She also said that lewd comments Donald Trump made about women that were caught on videotape were unacceptable but did not represent the man she knows.
The Republican presidential nominee was guilty of "boy talk" but was "egged on" by TV host Billy Bush, she added.
The tape prompted dozens of Republicans to drop their support for him.
In the video, Mr Trump tells Mr Bush, who was then host of NBC's Access Hollywood, that he can force himself on women because he's a star.
Several women have since come forward and accused Mr Trump of sexual assault, which he denies.
"I know he respects women but he is defending himself because they are lies," Mrs Trump said in an interview with CNN.
"I believe my husband," she said. "My husband is kind and he is a gentleman and he would never do that."
She claimed the scandal had been "organised and put together to hurt his candidacy" by Hillary Clinton's campaign team and the media.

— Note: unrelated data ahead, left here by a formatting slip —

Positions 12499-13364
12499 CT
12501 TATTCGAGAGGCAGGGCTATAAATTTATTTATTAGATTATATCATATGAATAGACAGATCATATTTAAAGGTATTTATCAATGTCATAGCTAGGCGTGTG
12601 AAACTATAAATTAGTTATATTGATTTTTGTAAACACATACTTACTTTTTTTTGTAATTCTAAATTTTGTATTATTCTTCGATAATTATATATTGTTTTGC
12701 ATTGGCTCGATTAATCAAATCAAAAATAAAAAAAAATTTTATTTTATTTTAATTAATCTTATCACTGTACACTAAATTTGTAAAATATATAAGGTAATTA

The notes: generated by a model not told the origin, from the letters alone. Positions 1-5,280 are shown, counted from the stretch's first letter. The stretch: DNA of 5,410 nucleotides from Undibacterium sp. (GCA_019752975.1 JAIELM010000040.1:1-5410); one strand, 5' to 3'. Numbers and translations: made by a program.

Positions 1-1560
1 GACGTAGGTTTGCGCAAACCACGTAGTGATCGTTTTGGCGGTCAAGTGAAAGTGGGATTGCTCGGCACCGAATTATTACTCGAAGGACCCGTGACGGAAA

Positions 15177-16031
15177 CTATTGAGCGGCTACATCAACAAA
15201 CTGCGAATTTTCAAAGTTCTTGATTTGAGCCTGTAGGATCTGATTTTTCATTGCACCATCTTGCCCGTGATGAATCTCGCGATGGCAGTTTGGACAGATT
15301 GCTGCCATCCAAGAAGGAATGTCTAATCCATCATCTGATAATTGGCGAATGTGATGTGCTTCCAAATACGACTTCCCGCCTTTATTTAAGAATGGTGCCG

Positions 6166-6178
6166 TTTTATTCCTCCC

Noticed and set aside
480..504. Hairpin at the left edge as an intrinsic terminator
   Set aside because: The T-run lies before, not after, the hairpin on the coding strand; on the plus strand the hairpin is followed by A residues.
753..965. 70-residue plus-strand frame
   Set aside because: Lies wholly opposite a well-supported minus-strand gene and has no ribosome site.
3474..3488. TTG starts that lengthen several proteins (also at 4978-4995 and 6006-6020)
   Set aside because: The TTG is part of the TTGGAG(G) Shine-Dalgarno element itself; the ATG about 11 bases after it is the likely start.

"With the details [the media] have got, did they ever check the backgrounds of these women? They didn't have any facts," she added.
Speaking for the first since the scandal began, Mrs Trump defended her husband's conduct with women, saying he had never behaved inappropriately over the years.
Women commonly approached her husband in front of her to give him their phone numbers and behave inappropriately, she said.
Reflecting on the 2005 Access Hollywood videotape leaked to the media 10 days ago, she said: "I said to my husband that, you know, the language was inappropriate. It's not acceptable.
"And I was surprised, because that is not the man that I know."
After the taped remarks became public, Mrs Trump issued a statement saying she found the words he spoke to be offensive but she accepted his apology.
Now she believes Billy Bush, who was fired by NBC over the tape, was the main culprit.
Mr Trump, she said, "was led on - like, egged on - from the host to say dirty and bad stuff".
She also justified her husband's tactic of appearing with the women who have accused former President Bill Clinton of sexual assault.
With three weeks to go before Americans cast their vote, polls show Mr Trump with considerable ground to make up on Democratic rival Hillary Clinton in key battleground states.